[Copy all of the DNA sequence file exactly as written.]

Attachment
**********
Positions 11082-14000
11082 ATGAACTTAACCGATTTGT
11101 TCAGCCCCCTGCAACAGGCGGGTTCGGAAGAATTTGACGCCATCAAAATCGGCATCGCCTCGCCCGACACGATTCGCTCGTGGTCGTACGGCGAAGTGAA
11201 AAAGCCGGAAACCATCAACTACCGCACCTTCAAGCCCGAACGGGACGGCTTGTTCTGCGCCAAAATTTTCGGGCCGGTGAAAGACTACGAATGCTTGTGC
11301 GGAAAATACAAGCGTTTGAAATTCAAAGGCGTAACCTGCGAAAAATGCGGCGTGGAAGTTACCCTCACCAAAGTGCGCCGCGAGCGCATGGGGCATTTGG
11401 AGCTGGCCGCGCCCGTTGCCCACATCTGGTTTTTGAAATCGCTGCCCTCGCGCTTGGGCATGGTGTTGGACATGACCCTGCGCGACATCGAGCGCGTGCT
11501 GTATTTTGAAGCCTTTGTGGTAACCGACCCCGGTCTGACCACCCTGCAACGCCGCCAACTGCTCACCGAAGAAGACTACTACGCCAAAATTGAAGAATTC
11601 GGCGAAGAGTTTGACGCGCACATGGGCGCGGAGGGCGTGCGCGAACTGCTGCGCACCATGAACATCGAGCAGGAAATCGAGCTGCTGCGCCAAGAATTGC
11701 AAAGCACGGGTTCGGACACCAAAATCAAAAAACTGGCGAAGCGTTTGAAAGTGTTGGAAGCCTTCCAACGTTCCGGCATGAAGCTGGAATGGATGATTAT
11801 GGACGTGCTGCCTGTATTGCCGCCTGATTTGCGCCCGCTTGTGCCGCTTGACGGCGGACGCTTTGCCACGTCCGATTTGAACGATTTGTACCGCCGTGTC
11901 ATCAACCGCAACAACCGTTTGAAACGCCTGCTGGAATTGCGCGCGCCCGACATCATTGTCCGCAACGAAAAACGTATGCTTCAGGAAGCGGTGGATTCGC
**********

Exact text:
Positions 11082-14000
11082 ATGAACTTAACCGATTTGT
11101 TCAGCCCCCTGCAACAGGCGGGTTCGGAAGAATTTGACGCCATCAAAATCGGCATCGCCTCGCCCGACACGATTCGCTCGTGGTCGTACGGCGAAGTGAA
11201 AAAGCCGGAAACCATCAACTACCGCACCTTCAAGCCCGAACGGGACGGCTTGTTCTGCGCCAAAATTTTCGGGCCGGTGAAAGACTACGAATGCTTGTGC
11301 GGAAAATACAAGCGTTTGAAATTCAAAGGCGTAACCTGCGAAAAATGCGGCGTGGAAGTTACCCTCACCAAAGTGCGCCGCGAGCGCATGGGGCATTTGG
11401 AGCTGGCCGCGCCCGTTGCCCACATCTGGTTTTTGAAATCGCTGCCCTCGCGCTTGGGCATGGTGTTGGACATGACCCTGCGCGACATCGAGCGCGTGCT
11501 GTATTTTGAAGCCTTTGTGGTAACCGACCCCGGTCTGACCACCCTGCAACGCCGCCAACTGCTCACCGAAGAAGACTACTACGCCAAAATTGAAGAATTC
11601 GGCGAAGAGTTTGACGCGCACATGGGCGCGGAGGGCGTGCGCGAACTGCTGCGCACCATGAACATCGAGCAGGAAATCGAGCTGCTGCGCCAAGAATTGC
11701 AAAGCACGGGTTCGGACACCAAAATCAAAAAACTGGCGAAGCGTTTGAAAGTGTTGGAAGCCTTCCAACGTTCCGGCATGAAGCTGGAATGGATGATTAT
11801 GGACGTGCTGCCTGTATTGCCGCCTGATTTGCGCCCGCTTGTGCCGCTTGACGGCGGACGCTTTGCCACGTCCGATTTGAACGATTTGTACCGCCGTGTC
11901 ATCAACCGCAACAACCGTTTGAAACGCCTGCTGGAATTGCGCGCGCCCGACATCATTGTCCGCAACGAAAAACGTATGCTTCAGGAAGCGGTGGATTCGC